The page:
A new overview of the territory between Russia and Germany has just appeared, called The Lands Between, (Conflict in the East European Borderlands, 1870 – 1992), by Alexander V. Prusin.
This history covers some of the same territory as Timothy Snyder’s Bloodlands with a few differences. For one, Prusin’s book is almost three times more expensive than Snyder’s costing a hefty sixty plus dollars in Canada.
Also, the historical range is longer, taking us back to the time before WW1 when the area was dominated by three powers – Czarist, German, and Hapsburg, and continuing to 1992.
As well, Prusin is considerably less sympathetic to the inhabitants of these lands, depicting them as inhabited by squabbling ethnic and religious rivals. Pressed by either Germans or Soviets, these rivalries became exacerbated and murderous, with the Jews the major but far from only victims.
Curiously, the least troublesome era in Prusin’s history seems to be the time before WW1, when religious and ethnic rivalries were controlled by the old empires. By implication, he seems to be saying these are areas guilty of irredentism when not suppressed by outside powers, yet the outside powers were trying to mold the area to their own image (in the case of the Czarist lands, by imposing the Cyrillic alphabet and orthodox Christianity).
The part of the history which interests me most is this text’s take on 1944-1954, the era of the anti-Soviet underground resistance. Prusin characterizes this period as one of civil war between collaborators with the Soviet regime and those who opposed them. As happened all too often in this part of the world, brutality upon brutality led to escalating violence until one side won, in this case, the Soviets.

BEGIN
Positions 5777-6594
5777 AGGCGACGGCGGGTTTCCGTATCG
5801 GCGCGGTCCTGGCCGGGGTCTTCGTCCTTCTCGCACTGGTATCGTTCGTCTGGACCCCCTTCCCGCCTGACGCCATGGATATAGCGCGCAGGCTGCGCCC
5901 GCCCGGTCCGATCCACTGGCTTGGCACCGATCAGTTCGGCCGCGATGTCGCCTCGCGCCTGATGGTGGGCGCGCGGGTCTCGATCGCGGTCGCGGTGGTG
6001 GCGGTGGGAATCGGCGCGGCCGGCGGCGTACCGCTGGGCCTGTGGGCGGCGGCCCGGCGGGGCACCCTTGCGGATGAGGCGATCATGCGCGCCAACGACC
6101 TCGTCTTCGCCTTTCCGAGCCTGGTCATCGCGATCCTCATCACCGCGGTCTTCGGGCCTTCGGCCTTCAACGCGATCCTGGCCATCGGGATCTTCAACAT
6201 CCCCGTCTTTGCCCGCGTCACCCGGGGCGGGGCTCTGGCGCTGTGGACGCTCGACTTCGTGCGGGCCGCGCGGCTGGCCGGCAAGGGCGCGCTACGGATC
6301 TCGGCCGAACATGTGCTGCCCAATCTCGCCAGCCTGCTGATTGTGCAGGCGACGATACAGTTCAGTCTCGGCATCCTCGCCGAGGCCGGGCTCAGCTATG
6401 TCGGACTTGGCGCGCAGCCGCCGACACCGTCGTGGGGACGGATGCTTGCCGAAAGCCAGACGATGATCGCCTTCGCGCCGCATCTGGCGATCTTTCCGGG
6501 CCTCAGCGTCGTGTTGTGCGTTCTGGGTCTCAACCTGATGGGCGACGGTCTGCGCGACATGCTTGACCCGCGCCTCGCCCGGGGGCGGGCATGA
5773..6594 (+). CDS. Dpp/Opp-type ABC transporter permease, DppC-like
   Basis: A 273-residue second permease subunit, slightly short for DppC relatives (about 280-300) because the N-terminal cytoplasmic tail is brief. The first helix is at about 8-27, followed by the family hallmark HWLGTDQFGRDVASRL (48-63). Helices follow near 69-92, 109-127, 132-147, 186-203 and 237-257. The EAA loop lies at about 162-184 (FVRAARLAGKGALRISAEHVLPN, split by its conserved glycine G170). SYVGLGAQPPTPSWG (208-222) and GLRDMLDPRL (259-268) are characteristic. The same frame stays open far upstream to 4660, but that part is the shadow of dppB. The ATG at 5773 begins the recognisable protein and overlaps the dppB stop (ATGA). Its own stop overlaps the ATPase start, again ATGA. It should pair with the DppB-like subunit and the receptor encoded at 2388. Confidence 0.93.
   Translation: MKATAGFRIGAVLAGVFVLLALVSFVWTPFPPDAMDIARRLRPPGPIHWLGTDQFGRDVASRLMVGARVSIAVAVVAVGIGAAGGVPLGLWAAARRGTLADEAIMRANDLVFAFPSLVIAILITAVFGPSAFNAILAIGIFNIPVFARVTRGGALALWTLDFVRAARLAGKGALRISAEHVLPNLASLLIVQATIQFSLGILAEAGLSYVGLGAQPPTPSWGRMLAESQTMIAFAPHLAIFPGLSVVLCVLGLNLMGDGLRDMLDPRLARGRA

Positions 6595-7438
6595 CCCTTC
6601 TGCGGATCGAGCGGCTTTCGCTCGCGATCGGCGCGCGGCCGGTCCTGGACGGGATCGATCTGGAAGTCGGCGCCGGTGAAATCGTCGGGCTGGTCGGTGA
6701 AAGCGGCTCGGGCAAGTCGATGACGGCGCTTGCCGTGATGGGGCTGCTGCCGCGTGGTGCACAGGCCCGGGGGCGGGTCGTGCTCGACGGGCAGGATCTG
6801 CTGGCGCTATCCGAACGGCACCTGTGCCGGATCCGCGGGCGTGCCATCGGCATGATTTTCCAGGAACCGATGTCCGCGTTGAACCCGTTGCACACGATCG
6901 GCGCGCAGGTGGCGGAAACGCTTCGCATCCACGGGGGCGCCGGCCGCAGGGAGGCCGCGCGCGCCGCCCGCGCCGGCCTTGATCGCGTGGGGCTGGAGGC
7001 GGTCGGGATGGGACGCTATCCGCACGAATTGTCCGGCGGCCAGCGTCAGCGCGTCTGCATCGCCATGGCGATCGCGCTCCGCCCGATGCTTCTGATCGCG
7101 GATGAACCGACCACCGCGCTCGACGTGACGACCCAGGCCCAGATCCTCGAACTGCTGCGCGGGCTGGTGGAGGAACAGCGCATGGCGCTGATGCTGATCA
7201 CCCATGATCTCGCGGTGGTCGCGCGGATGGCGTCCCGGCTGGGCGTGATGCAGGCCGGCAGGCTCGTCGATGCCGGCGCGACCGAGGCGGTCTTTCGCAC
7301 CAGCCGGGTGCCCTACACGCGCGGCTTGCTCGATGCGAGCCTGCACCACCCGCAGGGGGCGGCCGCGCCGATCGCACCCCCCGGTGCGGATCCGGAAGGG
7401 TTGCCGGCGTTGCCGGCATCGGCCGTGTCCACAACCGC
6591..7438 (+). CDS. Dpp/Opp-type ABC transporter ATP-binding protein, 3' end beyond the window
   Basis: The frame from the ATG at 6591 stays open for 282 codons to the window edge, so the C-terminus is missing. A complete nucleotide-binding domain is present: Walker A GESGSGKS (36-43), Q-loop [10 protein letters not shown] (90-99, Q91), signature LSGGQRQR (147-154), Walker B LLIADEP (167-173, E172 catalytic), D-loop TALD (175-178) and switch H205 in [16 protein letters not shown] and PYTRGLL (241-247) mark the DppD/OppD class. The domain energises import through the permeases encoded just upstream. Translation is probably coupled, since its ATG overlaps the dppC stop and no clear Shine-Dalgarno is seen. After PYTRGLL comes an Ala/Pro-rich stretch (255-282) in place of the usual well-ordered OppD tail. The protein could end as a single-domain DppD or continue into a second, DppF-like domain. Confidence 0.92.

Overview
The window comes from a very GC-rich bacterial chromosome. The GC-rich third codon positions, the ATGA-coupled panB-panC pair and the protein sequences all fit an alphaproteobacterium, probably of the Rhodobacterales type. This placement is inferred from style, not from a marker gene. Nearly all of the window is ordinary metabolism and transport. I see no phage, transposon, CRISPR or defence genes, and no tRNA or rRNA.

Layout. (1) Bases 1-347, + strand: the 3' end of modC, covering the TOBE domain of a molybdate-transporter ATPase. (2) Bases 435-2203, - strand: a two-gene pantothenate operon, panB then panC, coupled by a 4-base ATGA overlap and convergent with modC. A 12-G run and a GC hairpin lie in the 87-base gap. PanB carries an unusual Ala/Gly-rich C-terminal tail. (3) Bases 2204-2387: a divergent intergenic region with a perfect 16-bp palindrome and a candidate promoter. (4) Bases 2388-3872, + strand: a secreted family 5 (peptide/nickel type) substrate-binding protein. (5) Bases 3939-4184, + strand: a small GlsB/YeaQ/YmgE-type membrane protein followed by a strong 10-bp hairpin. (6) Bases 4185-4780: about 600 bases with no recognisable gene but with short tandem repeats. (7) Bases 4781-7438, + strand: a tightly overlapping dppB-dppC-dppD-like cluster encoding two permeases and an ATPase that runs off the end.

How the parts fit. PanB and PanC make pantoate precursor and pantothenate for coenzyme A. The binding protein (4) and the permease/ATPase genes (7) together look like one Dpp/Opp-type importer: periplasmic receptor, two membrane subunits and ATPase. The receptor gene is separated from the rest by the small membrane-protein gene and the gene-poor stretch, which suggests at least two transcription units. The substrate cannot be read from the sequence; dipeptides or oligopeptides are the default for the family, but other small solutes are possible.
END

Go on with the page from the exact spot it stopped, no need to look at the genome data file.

Here’s a bit more detail on that – as the local partisans fought against the Reds, they forbade locals to take up positions of responsibility in the new Soviet administration. When collaborators did so anyway, the partisans attacked them. These attacks led to counterattacks by the relatives of deceased collaborators, backed by the Soviet army and secret police. In Lithuania, these Soviet forces numbered 12,000 security personnel and 40,000 – 60,000 troops.
This claim is slightly problematic because it begins with the attack by the partisans rather than the attack on the whole country by the Soviets. Notwithstanding that, let’s continue.
In the last six months of 19444 alone, once Lithuania was free of German troops, the Soviets arrested more than 22,000 individuals and carried out over 8,000 anti guerilla actions. The following year they captured 58,000 people.
In this dirty war, some of the Soviets disguised themselves as partisans and went out to commit atrocities. Partisans who were killed were stripped to their underwear and dumped in public places. Soviet propaganda also denounced the partisans as criminals and wartime German collaborators.
In 1953, the Lithuanian underground still managed to kill 84 Soviet functionaries, but by then the area was saturated with police and informants and the partisan war was essentially over,
Prusin points out that the vast majority of functionaries killed by the partisans were Lithuanians themselves, about 21,000 of a total of 25,000 killed, including, 1,000 children. Thus the partisans were trying to prevent collaboration, but failed, and their victims included many innocents.
The whole question of collaboration is thorny in this part of the world. Simply to exist, one likely had to collaborate either with the Germans or the Soviets. There was no other option in this unhappy slice of geography.
Prusin’s view of the partisan war in Lithuania as a civil war is interesting, but it does concern me that it lets the Soviets off the hook. If the Lithuanians were simply fighting one another, I might agree, the the internecine fighting occurred precisely because the Soviets were there. without them, this particular slaughter would not have happened.
I’ll give an overview the rest of Prusin’s history book in my next post when I’ll discuss the broader context for the postwar partisan resistance.